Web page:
The next day in Mrs. Granger's class, Nick and one of his friends make a show of Nick forgetting his frindle. The other kids laugh, but Mrs. Granger isn't amused. After class she asks Nick to not interrupt her with funny ideas. Nick looks innocent, insists he truly did forget his frindle, and promises to never forget his frindle again. Two days later, the school takes everyone's class photos. The fifth grade group photo is last. When the photographer asks the kids to say cheese, every child says "frindle!" and holds out a pen. Mrs. Granger is furious, but all the other kids at school think it's funny and start using "frindle." This leads Mrs. Granger to start giving kids detention for using "frindle," though detention with Mrs. Granger becomes a badge of honor rather than a punishment.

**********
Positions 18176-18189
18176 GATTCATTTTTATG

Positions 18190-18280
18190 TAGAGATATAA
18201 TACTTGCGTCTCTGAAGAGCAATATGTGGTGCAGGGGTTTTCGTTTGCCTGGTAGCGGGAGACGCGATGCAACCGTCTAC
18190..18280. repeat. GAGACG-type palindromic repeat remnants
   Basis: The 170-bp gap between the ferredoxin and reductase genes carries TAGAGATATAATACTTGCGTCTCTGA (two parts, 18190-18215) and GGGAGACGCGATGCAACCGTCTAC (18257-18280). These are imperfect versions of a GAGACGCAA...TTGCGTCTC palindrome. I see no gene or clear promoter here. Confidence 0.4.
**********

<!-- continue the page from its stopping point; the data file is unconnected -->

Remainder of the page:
After a week or so, Mrs. Granger declares that "frindle" has gone far enough, but Nick notes that he's just putting Mrs. Granger's lessons on language into practice in the real world. He's not swayed when Mrs. Granger points out that the word "pen" has a rich history that makes sense, but Mrs. Granger seems unsurprised by his reaction. She asks Nick to sign and date the back of an envelope containing a letter for him, which she promises to deliver when this whole thing is over.